This post is about How to Harvest Garden Huckleberry. We will show you how to harvest the fruit, clean them, and freeze them for future processing. Make sure you harvest only fully ripe fruit.
About Garden Huckleberry
Garden Huckleberry or wonderberry (Solanum melanocerasum) is a member of the nightshade family. The nightshade family includes tomatoes, peppers, and eggplant. You need to use caution with any of the nightshade family plants in that certain parts of the plants can be toxic. The leaves of the garden huckleberry are considered toxic although I did find some references online about them being edible if they are cooked the right way. The unripe fruit can also be toxic, so make sure when harvesting garden huckleberry, you only gather the fully ripe fruit.
When harvesting garden huckleberry only harvest the dark purple fruit. You do not want to grab any fruit that still has green in it. What you are looking for is a very dark purple color fruit that is a little soft. I have seen several references stating that the fruit tastes even sweeter if they are left on the vine until after a frost or two.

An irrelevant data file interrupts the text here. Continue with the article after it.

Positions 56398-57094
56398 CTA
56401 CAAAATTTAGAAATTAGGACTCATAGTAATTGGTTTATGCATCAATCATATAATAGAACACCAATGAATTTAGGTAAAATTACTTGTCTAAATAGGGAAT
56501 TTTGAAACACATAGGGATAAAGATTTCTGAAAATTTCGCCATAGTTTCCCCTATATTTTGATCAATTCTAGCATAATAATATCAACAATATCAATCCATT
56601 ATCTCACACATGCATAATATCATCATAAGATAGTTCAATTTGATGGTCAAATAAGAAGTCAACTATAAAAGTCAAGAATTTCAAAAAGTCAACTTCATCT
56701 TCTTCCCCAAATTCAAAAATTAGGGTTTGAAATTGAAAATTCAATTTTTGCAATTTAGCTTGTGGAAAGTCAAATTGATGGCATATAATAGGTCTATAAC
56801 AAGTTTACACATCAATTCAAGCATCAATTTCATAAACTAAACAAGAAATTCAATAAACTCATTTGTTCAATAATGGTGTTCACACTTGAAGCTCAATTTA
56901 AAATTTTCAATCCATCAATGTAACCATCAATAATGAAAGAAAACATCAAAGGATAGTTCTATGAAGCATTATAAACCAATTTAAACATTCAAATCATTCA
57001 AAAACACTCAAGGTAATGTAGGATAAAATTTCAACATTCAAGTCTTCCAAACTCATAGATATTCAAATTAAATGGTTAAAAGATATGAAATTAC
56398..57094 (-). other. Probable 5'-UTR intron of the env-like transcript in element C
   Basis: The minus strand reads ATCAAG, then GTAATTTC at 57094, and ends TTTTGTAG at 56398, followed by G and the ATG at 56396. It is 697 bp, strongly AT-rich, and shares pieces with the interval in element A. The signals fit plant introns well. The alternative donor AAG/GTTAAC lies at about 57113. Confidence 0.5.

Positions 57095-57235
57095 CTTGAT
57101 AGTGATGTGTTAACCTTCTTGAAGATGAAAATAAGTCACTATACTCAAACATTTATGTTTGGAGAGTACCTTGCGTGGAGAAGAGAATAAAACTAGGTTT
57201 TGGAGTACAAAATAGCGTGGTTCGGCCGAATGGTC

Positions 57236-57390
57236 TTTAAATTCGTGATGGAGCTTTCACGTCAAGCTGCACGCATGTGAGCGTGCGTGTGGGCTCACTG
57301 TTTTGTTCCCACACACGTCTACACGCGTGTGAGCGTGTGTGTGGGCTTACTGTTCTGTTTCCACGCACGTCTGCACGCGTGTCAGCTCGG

How to Harvest Garden Huckleberry
To harvest, simply grab the ripe fruit and give a tug. If a piece of the stem comes with it, remove the stem and keep only the ripe fruit. I used a Ziploc bag as I was harvesting, but you can use a bowl or whatever works for your situation.
How Much Fruit
My garden had two plants planted very close together. I left all the berries on the vine until after we had a few frosts and then I harvested them all at once. The result was one full gallon Ziploc bag and half of another. The fruit is about the size of a small cherry or grape.
What to Make?
The fruit can be made into jams, jellies, and pies. They can be stored in the refrigerator for a week or two if needed. I have too much going on at the moment to be baking anything, so I’m going to freeze them.
To freeze them for later use, I wash them thoroughly in a colander. Then I put them on a paper towel on the counter and gently roll them around between two paper towels until they are dry. Then I take a 1-gallon Ziploc bag and label it as garden huckleberry and the date that they are going in the freezer. Add the berries to the bag, seal the bag, and toss them in the freezer until needed at a later date.
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